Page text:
Travel agent says he was ‘stuck in the middle’ of Russia travel ban

Travel agent says he was ‘stuck in the middle’ of Russia travel ban

Travel agent Matthew Fettner, who has lived in Russia for more than 10 years, said he had been “stuck between a rock and a hard place” over the Trump administration’s decision to reinstate the travel ban.

He said he was told he could return to the United States to help with a travel application process but that would be contingent on his cooperation in the government’s investigation of Russian interference in the election.

Fettler, who is based in New York City, said in an interview with The Washington Times that he and other travel agents were told by the White House that they could return only if they had “the cooperation of the government in this investigation.”

In a letter to Fettman dated July 11, the State Department said it had begun reviewing Fetter’s visa application and would issue him a visa within 60 days.

Fattner, 29, has lived for nearly 10 years in Moscow, where he has been involved in traveling for more years.

He began working in Russia in 2015 as an independent contractor, working in travel agencies, hotels, restaurants and bars.

He now lives in Moscow with his wife, whom he met in the country, and two children, ages 7 and 6.

Fittner said he thought the U.S. government had acted properly in reinstating the travel suspension in the wake of the 2016 election when he had not been aware of the Russian government’s role in the hacking of the Democratic National Committee.

But the letter sent by the State Dept. said he and his co-workers had been kept “in the middle” as a result of the Trump Administration’s suspension of travel.

Fertner said that when he learned that the suspension would be reinstated, he immediately applied for a visa and sent his application to the State Departmenment, but he received no response.

The letter said he also applied for another visa and was told by a State Dept official that the visa application would be expedited.

Fittener said the State Dept. has since told him that it will “consider the application of all applicants who are required to submit their application.”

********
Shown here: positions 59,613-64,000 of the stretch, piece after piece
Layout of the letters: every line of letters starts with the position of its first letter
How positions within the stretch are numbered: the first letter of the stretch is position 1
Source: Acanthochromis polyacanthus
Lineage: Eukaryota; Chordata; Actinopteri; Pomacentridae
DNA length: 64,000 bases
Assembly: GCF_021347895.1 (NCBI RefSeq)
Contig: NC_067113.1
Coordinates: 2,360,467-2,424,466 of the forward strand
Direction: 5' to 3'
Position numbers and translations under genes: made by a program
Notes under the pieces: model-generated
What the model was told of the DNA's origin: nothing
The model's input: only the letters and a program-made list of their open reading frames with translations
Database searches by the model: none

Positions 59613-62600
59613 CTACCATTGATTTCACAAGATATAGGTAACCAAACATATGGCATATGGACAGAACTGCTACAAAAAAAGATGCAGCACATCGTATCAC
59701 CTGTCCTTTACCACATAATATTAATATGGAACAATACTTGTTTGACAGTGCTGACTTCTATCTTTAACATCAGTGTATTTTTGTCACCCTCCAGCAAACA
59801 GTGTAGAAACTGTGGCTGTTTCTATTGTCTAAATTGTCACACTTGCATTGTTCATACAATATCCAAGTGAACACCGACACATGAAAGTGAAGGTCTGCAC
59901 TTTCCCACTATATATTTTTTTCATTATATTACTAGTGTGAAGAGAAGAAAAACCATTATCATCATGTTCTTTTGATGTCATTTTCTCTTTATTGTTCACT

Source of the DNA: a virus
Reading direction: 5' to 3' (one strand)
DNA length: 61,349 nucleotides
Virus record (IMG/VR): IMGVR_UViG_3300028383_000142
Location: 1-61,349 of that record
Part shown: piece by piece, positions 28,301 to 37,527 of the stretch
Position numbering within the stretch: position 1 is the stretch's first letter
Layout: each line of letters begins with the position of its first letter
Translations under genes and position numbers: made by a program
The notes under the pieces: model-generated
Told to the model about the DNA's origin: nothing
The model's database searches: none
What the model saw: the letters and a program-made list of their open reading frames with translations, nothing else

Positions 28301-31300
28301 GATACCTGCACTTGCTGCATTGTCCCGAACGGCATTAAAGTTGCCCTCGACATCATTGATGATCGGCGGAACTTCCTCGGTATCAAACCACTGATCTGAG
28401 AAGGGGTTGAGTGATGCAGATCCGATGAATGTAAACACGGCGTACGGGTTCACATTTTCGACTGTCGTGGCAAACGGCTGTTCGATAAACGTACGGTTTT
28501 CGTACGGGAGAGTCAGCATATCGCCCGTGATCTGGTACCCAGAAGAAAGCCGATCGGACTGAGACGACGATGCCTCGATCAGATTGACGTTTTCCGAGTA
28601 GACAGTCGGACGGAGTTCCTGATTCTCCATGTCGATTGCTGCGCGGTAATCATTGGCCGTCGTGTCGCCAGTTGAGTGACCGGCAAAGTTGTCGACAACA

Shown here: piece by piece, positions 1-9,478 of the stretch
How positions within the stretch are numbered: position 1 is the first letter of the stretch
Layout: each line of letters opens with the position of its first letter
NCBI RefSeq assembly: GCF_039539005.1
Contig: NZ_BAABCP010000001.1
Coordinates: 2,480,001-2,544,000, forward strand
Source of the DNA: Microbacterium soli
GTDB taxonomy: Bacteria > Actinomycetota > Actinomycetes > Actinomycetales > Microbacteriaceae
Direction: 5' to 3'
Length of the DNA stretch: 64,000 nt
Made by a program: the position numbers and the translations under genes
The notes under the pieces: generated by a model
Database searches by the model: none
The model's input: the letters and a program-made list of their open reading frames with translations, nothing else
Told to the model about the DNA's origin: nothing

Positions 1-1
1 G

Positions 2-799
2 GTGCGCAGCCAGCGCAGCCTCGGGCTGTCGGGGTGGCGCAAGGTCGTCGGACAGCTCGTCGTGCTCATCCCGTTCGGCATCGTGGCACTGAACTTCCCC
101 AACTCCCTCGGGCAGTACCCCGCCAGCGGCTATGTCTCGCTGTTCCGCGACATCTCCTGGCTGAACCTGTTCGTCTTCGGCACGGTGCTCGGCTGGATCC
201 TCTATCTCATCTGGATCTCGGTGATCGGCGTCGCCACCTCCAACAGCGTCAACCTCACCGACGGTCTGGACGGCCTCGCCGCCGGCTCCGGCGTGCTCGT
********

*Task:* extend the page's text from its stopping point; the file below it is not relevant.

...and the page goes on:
Fettiner said he believes he was “stung” by the suspension, but added that he has “not had a chance to discuss” his situation with his lawyer.

The State Dept.’s letter said that while he “believes that his travel experience in Russia and his experiences abroad, both as an employee and an individual, have enabled him to develop and apply for a wide variety of relevant credentials, he does not believe that his activities are likely to significantly affect his ability to successfully complete the visa process.”

The State Department did not respond to a request for comment from The Washington News.

The agency said it “will consider all of the information provided to it by Mr. Fetus and its review of his application.”

But Fettmer said in the letter that he was left “with no choice but to submit a new application for a work visa to be issued to me.”

“In order to continue my work and travel to Russia, I would need to apply for additional work visas,” Fettners letter said.

“This is why I am contacting you today.”

In the letter, the agency said that it was “in consultation with the State department” to “determine if Mr.

Fetus’ application was in error and how to resolve it.”

Fetner said in a statement that he is “hopeful that the process will be expeditiously resolved,” but added: “It is time for the Trump adminstration to stop politicizing the visa system, which is why it has taken such a long time for me to get a visa to Russia.

I will continue to fight to make sure that no American is singled out for unfair treatment.”

He added that his business, which focuses on international travel, is “doing fine” and that he “will continue to do business with many companies that have been impacted by the travel bans.”

The White House did not immediately respond to requests for comment.

The suspension of Fettberns visa was first imposed in July, and Fettcher said he would be able to apply again for another U.K. visa.

Fetcher said that he intends to file a lawsuit challenging the suspension and said he has contacted the U of L Law School and the U, as well as other U.C.L.A. law schools.

Fetterner, a graduate of the University of Michigan Law School, was born in England, but moved to the U and attended law school at Stanford University in California.

Fets father, Michael Fett, a U.N. official, was a former British diplomat.

The two men met when Fett was working for a law firm in the U; the family became involved in Russia when Fetter was a teenager.

FETNER’S MESSAGE TO THE STATE DEPT.

The Russian Foreign Ministry said

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